Dear Doctor: Tinnitus
What can I do to stop the annoying buzzing in my ear? The noise is driving me insane
I am in my 30s, and recently developed a buzzing noise in my ears. My doctor said it was tinnitus. What causes it?
Tinnitus is often described by people as a ringing, swishing, buzzing or humming noise heard inside one or both ears. One of the most common causes of tinnitus is damage to the microscopic endings of the hearing nerve in the inner ear. Exposure to loud noise is a very common cause of tinnitus.
Sometimes medications such as aspirin, NSAIDS (anti-inflammatory drugs), certain antibiotics and diuretics can also cause tinnitus. Fluid, infection or disease of the middle ear bones or ear drum are other causes. Rarely, it can be a symptom of more serious problems such as an aneurysm or a brain tumour (acoustic tumour).
If you notice that the buzzing mainly occurs on one side only, or you develop vertigo (loss of balance) or deafness, ask your doctor to refer you for a ENT assessment. Anyone with persisting unexplained tinnitus needs a hearing test (audiogram). Other tests such as the ABR (auditory brain stem response), CT or MRI may be suggested by your doctor.
What treatments are available for tinnitus?
In many cases there is no specific treatment for tinnitus. It may simply go away on its own, or be a permanent condition that you learn to live with. Some doctors have recommended niacin, but patients' response to this has been variable.
Smoking and caffeine can all aggravate tinnitus as they tend to increase the body's uric acid levels associated with this condition. Decrease your salt intake. Avoid aspirin and related products if at all possible.
Tinnitus is usually more bothersome when the surroundings are quiet, especially in bed. Background noise may help mask tinnitus. There are small hearing aid-like devices can also help reduce the awareness of the tinnitus. Get adequate rest and avoid fatigue.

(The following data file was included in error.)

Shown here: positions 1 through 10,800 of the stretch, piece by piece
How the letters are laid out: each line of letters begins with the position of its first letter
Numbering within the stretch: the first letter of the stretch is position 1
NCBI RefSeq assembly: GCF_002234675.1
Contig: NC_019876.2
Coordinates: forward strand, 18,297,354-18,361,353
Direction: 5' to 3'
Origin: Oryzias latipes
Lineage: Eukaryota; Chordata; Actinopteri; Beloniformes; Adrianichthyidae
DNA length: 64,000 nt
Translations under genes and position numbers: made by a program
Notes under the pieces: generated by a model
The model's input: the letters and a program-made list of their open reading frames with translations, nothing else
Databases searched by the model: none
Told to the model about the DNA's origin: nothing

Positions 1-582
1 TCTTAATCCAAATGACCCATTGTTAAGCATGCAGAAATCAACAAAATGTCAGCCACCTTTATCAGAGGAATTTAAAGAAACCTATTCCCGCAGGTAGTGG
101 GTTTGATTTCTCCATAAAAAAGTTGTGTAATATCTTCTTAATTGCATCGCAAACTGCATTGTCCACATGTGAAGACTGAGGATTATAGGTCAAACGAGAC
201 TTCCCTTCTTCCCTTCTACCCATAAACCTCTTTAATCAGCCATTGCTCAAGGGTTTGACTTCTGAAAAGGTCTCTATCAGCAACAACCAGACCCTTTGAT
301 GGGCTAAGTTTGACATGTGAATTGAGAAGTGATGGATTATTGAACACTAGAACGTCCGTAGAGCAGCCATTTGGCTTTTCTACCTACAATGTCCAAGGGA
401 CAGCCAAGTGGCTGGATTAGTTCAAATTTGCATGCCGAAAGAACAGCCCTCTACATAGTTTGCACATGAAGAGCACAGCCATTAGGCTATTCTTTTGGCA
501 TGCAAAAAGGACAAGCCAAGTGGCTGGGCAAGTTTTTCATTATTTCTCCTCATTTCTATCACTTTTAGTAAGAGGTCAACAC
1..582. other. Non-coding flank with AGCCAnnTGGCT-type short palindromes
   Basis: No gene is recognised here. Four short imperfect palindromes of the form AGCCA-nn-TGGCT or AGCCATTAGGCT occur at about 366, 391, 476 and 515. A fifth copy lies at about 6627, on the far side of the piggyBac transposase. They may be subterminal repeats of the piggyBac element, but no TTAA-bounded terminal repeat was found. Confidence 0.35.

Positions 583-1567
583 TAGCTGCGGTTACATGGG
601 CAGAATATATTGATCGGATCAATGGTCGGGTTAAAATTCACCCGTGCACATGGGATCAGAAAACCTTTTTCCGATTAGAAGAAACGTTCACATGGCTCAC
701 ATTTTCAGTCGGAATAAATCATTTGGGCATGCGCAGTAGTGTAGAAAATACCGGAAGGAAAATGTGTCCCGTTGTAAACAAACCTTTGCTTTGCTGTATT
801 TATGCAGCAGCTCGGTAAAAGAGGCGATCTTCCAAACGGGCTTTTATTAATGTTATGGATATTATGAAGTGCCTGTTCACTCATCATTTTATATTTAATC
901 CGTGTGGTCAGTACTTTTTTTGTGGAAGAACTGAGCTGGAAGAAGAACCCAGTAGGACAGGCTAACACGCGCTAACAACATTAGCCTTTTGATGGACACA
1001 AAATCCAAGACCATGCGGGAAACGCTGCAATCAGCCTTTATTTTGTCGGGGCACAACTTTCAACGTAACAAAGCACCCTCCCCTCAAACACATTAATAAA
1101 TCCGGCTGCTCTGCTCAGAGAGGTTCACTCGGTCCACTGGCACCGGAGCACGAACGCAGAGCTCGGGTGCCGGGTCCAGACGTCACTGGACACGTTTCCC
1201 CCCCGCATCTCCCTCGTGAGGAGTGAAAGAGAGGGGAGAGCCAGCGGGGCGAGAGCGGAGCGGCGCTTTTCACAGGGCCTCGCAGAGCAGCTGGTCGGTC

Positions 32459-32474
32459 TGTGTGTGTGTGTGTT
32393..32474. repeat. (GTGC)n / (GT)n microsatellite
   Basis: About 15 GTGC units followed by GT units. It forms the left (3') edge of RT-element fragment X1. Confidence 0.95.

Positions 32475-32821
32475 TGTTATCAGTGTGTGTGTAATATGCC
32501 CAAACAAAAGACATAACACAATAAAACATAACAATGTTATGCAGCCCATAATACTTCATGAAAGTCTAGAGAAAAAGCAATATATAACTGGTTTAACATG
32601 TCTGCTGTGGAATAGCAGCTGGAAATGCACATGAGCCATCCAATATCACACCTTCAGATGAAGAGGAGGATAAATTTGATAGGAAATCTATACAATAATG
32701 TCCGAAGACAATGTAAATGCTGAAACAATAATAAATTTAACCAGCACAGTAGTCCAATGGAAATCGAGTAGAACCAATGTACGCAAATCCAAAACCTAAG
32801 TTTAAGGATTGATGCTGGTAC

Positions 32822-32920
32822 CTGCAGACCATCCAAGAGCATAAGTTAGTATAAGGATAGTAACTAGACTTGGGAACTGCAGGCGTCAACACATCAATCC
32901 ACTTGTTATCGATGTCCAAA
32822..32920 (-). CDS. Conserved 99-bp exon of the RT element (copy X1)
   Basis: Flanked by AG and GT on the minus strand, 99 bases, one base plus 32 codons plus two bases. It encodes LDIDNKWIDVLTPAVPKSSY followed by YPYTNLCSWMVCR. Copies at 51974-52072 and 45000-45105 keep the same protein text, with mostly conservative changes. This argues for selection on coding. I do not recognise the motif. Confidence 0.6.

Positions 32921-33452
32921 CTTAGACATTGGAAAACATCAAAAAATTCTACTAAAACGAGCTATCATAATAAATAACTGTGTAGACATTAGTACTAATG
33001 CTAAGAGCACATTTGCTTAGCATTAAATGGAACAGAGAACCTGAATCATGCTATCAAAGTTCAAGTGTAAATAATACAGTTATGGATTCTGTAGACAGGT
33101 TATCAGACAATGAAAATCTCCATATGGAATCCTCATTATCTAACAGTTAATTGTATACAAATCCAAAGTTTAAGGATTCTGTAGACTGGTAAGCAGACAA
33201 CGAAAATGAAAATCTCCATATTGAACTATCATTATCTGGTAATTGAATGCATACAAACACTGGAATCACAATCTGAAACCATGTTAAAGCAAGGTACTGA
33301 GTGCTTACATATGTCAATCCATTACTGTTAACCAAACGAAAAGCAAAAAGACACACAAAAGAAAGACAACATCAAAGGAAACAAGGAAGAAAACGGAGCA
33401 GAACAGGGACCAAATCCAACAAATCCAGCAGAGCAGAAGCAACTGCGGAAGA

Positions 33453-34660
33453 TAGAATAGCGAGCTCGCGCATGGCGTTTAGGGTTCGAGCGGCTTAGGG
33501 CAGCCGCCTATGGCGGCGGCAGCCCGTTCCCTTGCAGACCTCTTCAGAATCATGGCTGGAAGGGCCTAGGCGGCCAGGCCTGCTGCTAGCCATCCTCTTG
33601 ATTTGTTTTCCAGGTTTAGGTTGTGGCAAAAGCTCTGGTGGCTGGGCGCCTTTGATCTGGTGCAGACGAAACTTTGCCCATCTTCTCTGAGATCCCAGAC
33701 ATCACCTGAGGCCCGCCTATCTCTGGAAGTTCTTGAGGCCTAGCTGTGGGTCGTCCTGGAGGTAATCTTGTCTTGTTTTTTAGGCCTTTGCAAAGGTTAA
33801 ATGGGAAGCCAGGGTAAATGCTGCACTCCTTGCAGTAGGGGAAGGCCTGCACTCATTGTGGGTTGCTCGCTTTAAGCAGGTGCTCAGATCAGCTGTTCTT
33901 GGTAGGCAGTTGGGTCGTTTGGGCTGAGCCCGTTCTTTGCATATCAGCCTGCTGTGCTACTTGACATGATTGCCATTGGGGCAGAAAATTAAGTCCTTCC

A diet rich in vitamins, especially the B vitamins and zinc, is best. Foods rich in zinc include spinach, Brussels sprouts, cucumbers and asparagus, or you can take zinc in supplement form. The herbal remedy gingko biloba has been shown to help some people.
What else can I do if the symptoms continue?
If symptoms of dizziness persist, vestibular rehabilitation exercises -- a form of physical therapy -- can help retrain the brain to compensate for any disturbance in the balance system of the inner ear.
Some studies have shown that patients who receive psychological treatments, such as tinnitus retraining therapy, have shown marked improvement. Counselling, of whatever type, can help lower the ear noise level that is perceived. The way counselling works is to identify reactions a person might have to the noises, and learn how to respond differently to the stimuli. Support and education groups can also help, as can bio-feedback.
For most people tinnitus improves with time. Worrying about it can lead to a vicious circle of increasing distress and more intrusive tinnitus.